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Old 09-16-2013, 05:38 PM   #1
smak
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Rotten Tomatoes for TV

Looks like tomorrow Rotten Tomatoes is going to launch a TV site.

http://variety.com/2013/digital/news...ws-1200612502/

I am looking forward to it. I sometimes do make decisions on which shows to try out based on reviews.

Right now I go to Aint It Cool News's Coaxial page, because with every premiere, They have a rundown of critics views from across the country.

I just decided to try out Sleepy Hollow based on the reviews.

Also like this idea. Should be cool.

"For the older shows like “Breaking Bad” and “Mad Men,” “we will go back to the beginning,” and include reviews of their earlier seasons, Matt Atchity, editor-in-chief of Rotten Tomatoes, told Variety."

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Old 09-16-2013, 09:41 PM   #2
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There already was a Rotten Tomatoes for TV -- it was a TV show on Current TV..

mostly joking.. it was a movie review show (mostly).. ON current tv.
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Old 09-17-2013, 07:01 AM   #3
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I use Flixster on my smartphone for movie reviews that's linked to Rotten Tomatoes. If there's one thing I've learned about movie reviews is that critics tend to pan just about everything unless it's an independent, foreign, or artsy film. When you compare user reviews vs. the critics, most of the time there's a huge disparity between them.

That doesn't mean I ignore the reviews, but I tend to look to certain critics and not the general public or reviews in general. Most people wouldn't know a good show if it came up and bit them in the a$$. But hey, it's TV and you watch what you like, right?
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Old 09-17-2013, 07:42 AM   #4
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I see Rotten Tomatoes ratings on DirecTV for movies. Are they professional critics or is it more like a forum here, where moves are discussed and liked or disliked based on fan vote? I much prefer reading what real viewers think than some critic who is...ummm...just watching TV too, but gets paid to write about it.
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Old 09-17-2013, 09:19 AM   #5
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Rotten Tomatoes compiles reviews from major newspapers, TV stations, and other similar sources from all over the country. You'll find a lot of recognizable sources as well as some perhaps not so well known, such as the Podunk Holler Gazette . You can link to the full reviews from each source via the Rotten Tomatoes website or the Flixster mobile app.
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Old 09-17-2013, 09:25 AM   #6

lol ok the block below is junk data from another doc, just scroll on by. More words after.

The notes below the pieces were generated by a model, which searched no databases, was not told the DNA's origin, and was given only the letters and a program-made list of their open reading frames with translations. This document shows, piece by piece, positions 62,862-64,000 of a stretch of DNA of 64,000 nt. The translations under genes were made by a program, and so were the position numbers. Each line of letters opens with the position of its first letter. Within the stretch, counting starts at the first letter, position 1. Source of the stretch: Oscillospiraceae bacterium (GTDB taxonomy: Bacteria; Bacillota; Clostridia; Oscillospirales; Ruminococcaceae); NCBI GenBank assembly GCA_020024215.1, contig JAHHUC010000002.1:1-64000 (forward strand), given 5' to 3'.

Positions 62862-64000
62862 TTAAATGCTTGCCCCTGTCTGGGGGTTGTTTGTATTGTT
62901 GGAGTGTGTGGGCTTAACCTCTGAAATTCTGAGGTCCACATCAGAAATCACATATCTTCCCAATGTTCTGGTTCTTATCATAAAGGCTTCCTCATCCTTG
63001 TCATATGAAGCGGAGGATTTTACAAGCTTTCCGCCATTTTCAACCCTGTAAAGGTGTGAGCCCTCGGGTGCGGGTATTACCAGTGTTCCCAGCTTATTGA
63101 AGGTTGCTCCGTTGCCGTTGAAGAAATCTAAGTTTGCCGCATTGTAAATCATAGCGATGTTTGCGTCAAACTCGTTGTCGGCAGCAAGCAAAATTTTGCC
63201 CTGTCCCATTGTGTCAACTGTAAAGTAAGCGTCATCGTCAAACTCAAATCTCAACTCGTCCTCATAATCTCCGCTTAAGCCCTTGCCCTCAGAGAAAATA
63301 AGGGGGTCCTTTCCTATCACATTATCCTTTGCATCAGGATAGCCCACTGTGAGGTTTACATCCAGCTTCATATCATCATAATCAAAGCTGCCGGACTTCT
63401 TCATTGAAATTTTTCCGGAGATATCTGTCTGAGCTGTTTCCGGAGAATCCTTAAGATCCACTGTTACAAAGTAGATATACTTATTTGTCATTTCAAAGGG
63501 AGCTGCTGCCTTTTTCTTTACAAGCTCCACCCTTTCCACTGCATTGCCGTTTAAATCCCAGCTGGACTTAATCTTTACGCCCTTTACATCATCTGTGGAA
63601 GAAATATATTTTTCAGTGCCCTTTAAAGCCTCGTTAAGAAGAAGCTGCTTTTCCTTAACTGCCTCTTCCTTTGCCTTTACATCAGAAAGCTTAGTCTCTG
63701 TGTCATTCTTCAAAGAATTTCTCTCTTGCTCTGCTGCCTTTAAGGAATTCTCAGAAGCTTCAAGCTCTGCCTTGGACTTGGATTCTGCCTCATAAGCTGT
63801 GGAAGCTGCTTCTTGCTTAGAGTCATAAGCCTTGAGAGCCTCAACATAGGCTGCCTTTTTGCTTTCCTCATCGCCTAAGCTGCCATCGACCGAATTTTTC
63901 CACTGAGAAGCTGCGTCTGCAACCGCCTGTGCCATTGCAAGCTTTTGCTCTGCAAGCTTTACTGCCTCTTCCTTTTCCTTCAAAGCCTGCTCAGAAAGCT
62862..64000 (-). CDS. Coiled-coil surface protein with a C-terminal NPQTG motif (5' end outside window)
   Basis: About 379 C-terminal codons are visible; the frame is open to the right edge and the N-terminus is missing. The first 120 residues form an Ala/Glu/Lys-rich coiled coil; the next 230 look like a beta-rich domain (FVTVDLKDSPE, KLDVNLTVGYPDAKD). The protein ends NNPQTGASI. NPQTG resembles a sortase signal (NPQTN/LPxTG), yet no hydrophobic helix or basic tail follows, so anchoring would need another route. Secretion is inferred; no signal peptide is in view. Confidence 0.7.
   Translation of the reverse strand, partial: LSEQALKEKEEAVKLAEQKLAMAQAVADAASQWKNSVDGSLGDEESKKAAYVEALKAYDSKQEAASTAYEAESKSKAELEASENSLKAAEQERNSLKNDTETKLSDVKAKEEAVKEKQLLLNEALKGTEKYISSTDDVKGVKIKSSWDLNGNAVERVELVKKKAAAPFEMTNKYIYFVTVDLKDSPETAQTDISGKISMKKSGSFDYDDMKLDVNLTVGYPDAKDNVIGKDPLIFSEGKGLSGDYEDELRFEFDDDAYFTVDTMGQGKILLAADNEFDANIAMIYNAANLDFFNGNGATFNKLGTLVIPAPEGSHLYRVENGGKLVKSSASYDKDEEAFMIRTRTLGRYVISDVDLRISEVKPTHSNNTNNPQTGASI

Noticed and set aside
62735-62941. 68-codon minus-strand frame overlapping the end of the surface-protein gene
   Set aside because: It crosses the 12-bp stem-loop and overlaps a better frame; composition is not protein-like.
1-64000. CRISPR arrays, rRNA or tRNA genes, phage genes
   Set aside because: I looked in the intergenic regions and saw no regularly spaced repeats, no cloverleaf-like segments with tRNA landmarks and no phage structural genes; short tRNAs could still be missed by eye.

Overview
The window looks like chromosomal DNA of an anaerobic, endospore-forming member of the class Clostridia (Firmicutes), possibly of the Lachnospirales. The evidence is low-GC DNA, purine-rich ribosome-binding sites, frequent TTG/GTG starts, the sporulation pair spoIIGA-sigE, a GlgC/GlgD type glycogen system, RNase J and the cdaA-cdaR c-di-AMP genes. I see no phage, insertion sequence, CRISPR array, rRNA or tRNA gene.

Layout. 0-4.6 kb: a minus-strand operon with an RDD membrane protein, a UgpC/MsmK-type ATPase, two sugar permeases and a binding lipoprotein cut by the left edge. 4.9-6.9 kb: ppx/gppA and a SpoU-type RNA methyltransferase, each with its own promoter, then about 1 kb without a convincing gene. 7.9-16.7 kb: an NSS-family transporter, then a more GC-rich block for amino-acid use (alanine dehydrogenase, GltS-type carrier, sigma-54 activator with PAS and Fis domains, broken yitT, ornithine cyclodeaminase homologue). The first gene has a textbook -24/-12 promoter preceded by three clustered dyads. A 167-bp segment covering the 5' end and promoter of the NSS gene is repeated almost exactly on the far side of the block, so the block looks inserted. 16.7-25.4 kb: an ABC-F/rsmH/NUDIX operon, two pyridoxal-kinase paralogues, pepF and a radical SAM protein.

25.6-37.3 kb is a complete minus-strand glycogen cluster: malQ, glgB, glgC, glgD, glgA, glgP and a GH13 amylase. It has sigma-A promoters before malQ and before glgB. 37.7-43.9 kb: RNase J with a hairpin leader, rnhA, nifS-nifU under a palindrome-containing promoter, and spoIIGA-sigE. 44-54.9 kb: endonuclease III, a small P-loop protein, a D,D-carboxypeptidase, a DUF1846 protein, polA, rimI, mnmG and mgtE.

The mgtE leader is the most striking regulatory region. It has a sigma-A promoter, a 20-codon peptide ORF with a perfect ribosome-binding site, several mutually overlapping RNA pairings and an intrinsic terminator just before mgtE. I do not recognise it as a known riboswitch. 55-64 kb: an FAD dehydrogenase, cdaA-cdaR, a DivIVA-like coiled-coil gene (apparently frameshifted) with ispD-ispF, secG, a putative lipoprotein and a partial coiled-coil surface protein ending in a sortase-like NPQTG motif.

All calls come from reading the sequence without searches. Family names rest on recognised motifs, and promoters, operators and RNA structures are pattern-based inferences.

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Quote:
Originally Posted by mr.unnatural View Post
Rotten Tomatoes compiles reviews from major newspapers, TV stations, and other similar sources from all over the country. You'll find a lot of recognizable sources as well as some perhaps not so well known, such as the Podunk Holler Gazette . You can link to the full reviews from each source via the Rotten Tomatoes website or the Flixster mobile app.
Thanks for that. I usually only read reviews for a summary of the plot of something I might be interested and skim over the opinions, which I couldn't care less about. Probably why I generally like stuff that isn't all that popular.
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Old 09-17-2013, 11:24 AM   #7
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Variety recently had an interesting article entitled "Roger Ebert: The Last Critic Who Mattered?". It talks about Rotten Tomatoes and how the entire landscape has changed ...

http://variety.com/2013/film/markets...n=weeklyonline
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Old 09-17-2013, 12:25 PM   #8
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To me, critics matter if they have the same taste as me. Otherwise, for all the glowing reviews, if it's a movie or show that I'm not interested in, it doesn't matter. I can't tell you how many critically acclaimed shows I've hated and how many panned shows I've loved. I could care less about the finer arts of making a movie or TV show. Even Ebert I didn't agree with all the time and I enjoyed watching him with Siskel or Roper because they made their reviews entertaining. For me, it was more about finding out what movies are coming out than caring whether they liked it or not. But, that said, if there IS a critic that has similar tastes than I do, then I might read what they write.

To show you have different my tastes are and why critics don't matter to me, probably one of the most acclaimed movies of all time (and voted #1 by AFI) is Citizen Kane which I consider, from an entertainment standpoint one of the the most overrated movies of all time....yet it's universally loved by critics. Today's TV darling "Breaking Bad" a series loved by all the critics, I didn't like.

So, since my tastes are so contrary to what most critics think, I find little value in their opinions.
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Old 09-17-2013, 12:33 PM   #9
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Quote:
Originally Posted by gweempose View Post
Variety recently had an interesting article entitled "Roger Ebert: The Last Critic Who Mattered?". It talks about Rotten Tomatoes and how the entire landscape has changed ...